Todd Field’s Little Children, based on the book by Tom Perrotta, is one of the finest screen adaptations I have ever seen, remaining faithful not only to the characters and story, but the overall tone. And above all, it is a tone of chronic dissatisfaction that pervades; how the lives we lead become routine and intolerable, if only because of a gnawing self-hatred that is usually directed towards addiction and obsession. More than that, though, and having now seen Field’s take on a wonderful novel, it is more apparent than ever that what truly cripples us is a creeping infantilism; societal in scope, yes, but exceedingly ruinous at an individual level. The title says it all, really, and perhaps it is an obvious observation to conclude that the wee ones running about are not in fact the real children of this tale. Still, and without a trace of moral righteousness, the film remains a defiant call to arms; a furious, hilarious, epoch-defining push to grow the fuck up. Such a movement could, if misinterpreted, be assumed to have politically conservative, or even religious roots, but it is far from a punishing lecture. We are not drowning because of our sins, or failure to find Jesus, or even our assorted sexual experimentations. Instead, we have failed because responsibility — or even living up to one’s obligations — have taken on a voluntary nature, as if upheaval is acceptable so long as feelings are explored and options pursued. It’s the Me Decade writ large.
This is the very thing that drives two of the film’s main characters — Sarah (Kate Winslet), a tired housewife married to corporate guru Richard (Gregg Edelman), who once went as far as securing a Master’s degree, but now spends her time running after her daughter Lucy, and Brad (Patrick Wilson), a reluctant house husband who finished law school, but has yet to pass the bar exam. While he spends his days putting off another effort and taking his son Aaron to the park, his wife Kathy (Jennifer Connelly) is working as a documentary filmmaker. Both marriages are strained in their own way, but it is to the film’s credit that neither cuckold — Richard or Kathy — is a grotesque figure. Sure, Richard masturbates with a woman’s panties he purchased on the internet, but if that’s the worst of his transgressions, he’s practically a saint. And Kathy, for all we see, has the audacity to keep herself in great shape, work her ass off, and expect her husband to contribute now and again. Perhaps she’s lacking in something, but we can only assume that her status is a reminder to her husband that he lacks ambition, and as such is deemed failing to “support” him in his darkest hour. This relationship, at least from Brad’s perspective, is all about the male ego in its most narcissistic shading, as if home and family should wait with bated breath while the man decides what he wants to do with his life.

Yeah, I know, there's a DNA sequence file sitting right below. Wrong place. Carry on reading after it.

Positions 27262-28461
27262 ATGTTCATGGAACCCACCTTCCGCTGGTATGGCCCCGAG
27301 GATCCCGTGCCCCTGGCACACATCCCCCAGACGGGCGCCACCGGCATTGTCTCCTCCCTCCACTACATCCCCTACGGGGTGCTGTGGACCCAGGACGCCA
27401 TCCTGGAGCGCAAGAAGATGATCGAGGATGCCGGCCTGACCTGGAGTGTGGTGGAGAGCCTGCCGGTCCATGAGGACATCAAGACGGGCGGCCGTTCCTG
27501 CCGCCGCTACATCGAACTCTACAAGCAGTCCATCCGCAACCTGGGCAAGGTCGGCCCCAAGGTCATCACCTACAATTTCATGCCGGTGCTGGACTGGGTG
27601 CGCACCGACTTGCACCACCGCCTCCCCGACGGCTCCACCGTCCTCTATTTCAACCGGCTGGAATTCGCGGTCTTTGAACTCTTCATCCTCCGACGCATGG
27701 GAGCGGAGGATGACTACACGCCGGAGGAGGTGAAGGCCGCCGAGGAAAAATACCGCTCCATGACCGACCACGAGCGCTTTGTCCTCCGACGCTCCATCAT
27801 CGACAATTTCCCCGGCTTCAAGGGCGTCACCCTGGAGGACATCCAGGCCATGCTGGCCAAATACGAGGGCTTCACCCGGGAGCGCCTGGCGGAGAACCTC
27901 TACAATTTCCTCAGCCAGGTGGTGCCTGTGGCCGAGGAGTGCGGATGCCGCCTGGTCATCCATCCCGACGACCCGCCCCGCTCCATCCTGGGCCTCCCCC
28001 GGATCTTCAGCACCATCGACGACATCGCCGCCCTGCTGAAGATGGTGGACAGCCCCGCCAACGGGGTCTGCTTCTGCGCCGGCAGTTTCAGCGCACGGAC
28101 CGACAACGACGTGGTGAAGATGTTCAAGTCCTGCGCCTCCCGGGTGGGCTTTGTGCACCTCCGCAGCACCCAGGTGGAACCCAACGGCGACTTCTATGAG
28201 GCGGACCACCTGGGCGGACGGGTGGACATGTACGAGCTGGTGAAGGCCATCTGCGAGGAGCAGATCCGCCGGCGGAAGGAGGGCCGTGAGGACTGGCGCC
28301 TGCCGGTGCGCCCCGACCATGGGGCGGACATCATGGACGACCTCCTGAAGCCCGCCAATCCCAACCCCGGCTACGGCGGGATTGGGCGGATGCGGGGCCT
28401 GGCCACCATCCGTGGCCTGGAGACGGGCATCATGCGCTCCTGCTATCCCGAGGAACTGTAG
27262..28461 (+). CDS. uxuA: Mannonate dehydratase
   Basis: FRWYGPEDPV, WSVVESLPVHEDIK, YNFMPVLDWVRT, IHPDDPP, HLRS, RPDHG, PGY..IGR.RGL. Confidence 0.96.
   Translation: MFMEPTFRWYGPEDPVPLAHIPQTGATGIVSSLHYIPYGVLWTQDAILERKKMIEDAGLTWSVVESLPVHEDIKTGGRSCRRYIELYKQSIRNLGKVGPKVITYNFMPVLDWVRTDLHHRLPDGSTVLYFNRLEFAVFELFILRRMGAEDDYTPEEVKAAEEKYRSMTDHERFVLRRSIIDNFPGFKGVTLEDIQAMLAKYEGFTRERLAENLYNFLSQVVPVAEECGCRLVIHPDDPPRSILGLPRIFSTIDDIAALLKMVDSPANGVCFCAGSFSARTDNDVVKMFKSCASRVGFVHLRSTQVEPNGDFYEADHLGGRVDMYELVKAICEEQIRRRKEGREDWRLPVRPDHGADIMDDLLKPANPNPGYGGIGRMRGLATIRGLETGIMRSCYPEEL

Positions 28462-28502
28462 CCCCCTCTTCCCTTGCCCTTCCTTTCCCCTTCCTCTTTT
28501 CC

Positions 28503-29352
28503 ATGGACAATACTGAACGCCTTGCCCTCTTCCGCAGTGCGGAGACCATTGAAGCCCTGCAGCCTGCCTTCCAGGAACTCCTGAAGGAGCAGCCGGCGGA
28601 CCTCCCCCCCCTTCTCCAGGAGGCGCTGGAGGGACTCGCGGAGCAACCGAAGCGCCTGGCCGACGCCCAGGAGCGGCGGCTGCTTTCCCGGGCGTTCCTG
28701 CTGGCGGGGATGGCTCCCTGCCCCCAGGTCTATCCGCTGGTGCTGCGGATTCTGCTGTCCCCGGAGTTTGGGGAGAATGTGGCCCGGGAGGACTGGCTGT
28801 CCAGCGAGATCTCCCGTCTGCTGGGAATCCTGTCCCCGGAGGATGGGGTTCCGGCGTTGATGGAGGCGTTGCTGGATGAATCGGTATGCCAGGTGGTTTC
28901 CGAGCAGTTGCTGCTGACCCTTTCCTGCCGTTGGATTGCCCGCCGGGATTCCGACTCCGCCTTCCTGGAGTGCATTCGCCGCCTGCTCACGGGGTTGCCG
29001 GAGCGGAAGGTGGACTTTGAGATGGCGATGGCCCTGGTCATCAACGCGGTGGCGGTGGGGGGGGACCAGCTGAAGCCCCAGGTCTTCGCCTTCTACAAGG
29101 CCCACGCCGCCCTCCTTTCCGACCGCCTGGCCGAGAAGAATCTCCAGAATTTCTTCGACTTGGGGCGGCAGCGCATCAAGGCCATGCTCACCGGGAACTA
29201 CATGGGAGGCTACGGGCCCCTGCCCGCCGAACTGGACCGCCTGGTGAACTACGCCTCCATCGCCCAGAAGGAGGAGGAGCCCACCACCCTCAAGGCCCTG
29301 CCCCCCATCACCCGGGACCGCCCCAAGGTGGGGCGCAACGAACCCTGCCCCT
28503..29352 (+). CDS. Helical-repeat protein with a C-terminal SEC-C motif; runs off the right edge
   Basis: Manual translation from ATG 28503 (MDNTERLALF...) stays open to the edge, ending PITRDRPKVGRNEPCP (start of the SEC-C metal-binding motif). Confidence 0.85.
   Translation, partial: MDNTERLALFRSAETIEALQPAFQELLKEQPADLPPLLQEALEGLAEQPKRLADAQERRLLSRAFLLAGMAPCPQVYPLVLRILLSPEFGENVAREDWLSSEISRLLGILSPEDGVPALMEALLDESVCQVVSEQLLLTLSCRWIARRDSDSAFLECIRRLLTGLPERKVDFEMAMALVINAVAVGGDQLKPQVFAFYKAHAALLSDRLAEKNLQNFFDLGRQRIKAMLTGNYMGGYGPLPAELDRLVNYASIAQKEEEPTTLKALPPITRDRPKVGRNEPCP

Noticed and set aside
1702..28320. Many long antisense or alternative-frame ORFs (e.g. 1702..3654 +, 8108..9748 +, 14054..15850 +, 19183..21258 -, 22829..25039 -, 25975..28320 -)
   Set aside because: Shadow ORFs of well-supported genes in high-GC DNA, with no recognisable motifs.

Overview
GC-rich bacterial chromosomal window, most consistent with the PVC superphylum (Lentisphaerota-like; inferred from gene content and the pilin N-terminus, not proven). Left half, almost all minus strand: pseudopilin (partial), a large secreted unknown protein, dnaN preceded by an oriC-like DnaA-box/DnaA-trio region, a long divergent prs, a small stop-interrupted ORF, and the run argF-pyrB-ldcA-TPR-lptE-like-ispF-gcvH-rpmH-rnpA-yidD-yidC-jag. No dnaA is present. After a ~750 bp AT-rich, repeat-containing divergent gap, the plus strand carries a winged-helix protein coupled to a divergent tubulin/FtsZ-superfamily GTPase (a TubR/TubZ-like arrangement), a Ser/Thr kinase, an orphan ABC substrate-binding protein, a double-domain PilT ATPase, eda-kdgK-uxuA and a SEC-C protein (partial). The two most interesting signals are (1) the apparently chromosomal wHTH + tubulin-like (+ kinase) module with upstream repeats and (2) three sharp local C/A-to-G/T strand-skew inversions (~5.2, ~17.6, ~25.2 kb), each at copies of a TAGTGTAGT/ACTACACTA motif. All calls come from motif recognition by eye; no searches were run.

And consider Sarah’s “punishing” predicament. Her husband is a loving father, pays for a stunning hearth and home, and, besides a few healthy — and non-committal — fantasies involving the web’s “Slutty Kay”, is wholly devoted to his wife. Sure, he’s probably a bit boring (and a workaholic, if his salary is any indication), but Sarah’s frustration proves only that she failed to read the manual whereby it is written that marriage is not, nor should be, the equivalent of dating. Here again is infantilism at work: her courting period no doubt left her breathless, perhaps predominantly horizontal, and, confusing lust for love, she married the guy without first experiencing a little down time. And then her daughter was born, an event bound to remove the last scraps of freedom from the table, and she suddenly woke up feeling trapped and lonely. In a sense, there’s enough self-awareness on her part to be disgusted by her fellow moms at the park, but she is in fact similar in spirit, if not in pure action. She refuses to preoccupy herself with snacks and schedules, but she inhabits a cage of her own creation, and only her blindness assumes it to have other contributors.